Aldosterone regulates sodium reabsorption in epithelial tissues such as the kidney and colon, via a pathway involving the activation of intracellular mineralocorticoid receptors (MR), induction of specific target genes, and a subsequent increase in sodium channel activity. Characterized aldosterone target genes in epithelia include the serum and glucocorticoid-regulated kinase 1 and the corticosteroid hormone-induced factor. Endothelin-1 (ET-1) is a potent vasoconstrictor that alters both sodium transport and hydrogen ion secretion in the kidney. Recent studies in a mouse medullary collecting duct cell line and rat A-10 smooth muscle cells have demonstrated an acute response of ET-1 gene expression to aldosterone. In the present study, we have investigated the ET-1 gene in vivo as a potential direct aldosterone-regulated target gene in the kidney and colon. Adrenalectomized rats given a single dose of aldosterone were found to have a 2-fold increase in ET-1 mRNA levels in the kidney and colon after 1 h. No significant changes in mRNA levels were detected for the related isoforms ET-2 or ET-3. Cotreatment with aldosterone and potassium canrenoate, a MR antagonist, blocked induction of ET-1 mRNA, suggesting that induction was mediated via the MR. In a time course study, ET-1 mRNA levels were induced rapidly by aldosterone, with levels of ET-1 mRNA maximally increased 2- and 2.5-fold after 1 h in the kidney and colon, respectively. These results suggest that ET-1 is a direct aldosterone gene target in the kidney and colon and may play an important role in aldosterone-regulated ion homeostasis.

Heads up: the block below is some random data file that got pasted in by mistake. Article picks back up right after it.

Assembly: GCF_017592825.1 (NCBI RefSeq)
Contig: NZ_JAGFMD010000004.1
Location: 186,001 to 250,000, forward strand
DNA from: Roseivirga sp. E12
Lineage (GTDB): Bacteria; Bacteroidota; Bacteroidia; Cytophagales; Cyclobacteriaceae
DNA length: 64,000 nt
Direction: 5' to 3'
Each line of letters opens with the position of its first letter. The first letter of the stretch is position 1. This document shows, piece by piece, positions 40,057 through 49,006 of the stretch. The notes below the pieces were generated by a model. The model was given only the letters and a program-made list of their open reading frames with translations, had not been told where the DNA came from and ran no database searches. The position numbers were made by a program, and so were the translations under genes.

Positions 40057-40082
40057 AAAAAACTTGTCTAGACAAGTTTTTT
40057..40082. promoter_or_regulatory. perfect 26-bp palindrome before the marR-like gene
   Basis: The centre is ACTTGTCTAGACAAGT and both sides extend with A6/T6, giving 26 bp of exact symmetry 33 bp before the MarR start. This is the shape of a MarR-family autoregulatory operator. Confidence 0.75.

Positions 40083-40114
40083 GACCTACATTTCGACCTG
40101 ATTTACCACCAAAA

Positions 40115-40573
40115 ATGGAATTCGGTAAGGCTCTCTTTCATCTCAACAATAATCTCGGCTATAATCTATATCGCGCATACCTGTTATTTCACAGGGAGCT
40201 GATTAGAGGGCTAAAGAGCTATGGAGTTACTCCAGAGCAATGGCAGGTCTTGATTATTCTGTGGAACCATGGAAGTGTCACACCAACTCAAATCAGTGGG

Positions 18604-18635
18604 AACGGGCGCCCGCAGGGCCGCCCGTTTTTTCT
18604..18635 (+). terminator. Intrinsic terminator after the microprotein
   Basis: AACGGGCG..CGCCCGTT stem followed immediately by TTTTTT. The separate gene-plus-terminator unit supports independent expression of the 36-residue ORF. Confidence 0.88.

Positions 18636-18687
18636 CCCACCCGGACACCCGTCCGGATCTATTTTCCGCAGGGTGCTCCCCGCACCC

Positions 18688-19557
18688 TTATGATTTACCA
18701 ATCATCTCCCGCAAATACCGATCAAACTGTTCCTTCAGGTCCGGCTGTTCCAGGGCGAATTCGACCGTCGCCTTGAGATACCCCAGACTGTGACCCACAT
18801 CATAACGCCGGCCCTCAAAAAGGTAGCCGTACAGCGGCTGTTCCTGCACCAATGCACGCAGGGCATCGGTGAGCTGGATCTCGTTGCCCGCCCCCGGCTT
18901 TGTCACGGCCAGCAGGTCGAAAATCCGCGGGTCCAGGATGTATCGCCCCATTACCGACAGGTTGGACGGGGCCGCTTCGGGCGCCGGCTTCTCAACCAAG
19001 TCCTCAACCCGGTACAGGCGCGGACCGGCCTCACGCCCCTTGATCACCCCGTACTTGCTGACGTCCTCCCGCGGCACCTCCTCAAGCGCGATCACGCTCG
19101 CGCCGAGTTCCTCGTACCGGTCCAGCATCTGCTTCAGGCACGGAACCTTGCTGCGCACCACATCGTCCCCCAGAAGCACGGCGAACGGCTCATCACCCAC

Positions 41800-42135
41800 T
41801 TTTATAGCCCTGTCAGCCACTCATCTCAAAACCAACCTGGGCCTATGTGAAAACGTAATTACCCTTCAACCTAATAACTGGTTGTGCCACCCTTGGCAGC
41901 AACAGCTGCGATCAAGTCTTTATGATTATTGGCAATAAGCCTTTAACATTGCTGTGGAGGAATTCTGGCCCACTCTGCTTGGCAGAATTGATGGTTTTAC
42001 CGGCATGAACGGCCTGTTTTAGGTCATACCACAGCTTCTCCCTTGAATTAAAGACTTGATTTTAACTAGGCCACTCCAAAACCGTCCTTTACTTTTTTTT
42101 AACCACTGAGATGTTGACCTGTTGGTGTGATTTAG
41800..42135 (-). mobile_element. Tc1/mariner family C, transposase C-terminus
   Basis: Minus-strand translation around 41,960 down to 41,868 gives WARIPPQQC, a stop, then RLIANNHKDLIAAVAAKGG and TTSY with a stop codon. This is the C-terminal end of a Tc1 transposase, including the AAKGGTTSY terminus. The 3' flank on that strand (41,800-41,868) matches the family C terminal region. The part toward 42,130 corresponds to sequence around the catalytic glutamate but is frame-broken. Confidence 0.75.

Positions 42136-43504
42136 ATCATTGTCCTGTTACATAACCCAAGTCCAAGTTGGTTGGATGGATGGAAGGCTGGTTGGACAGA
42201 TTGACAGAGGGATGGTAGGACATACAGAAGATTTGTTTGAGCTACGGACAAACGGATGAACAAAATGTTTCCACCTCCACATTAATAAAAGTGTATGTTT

|Pages (from-to)||1511 - 1517|
|Number of pages||7|
|Publication status||Published - 2007|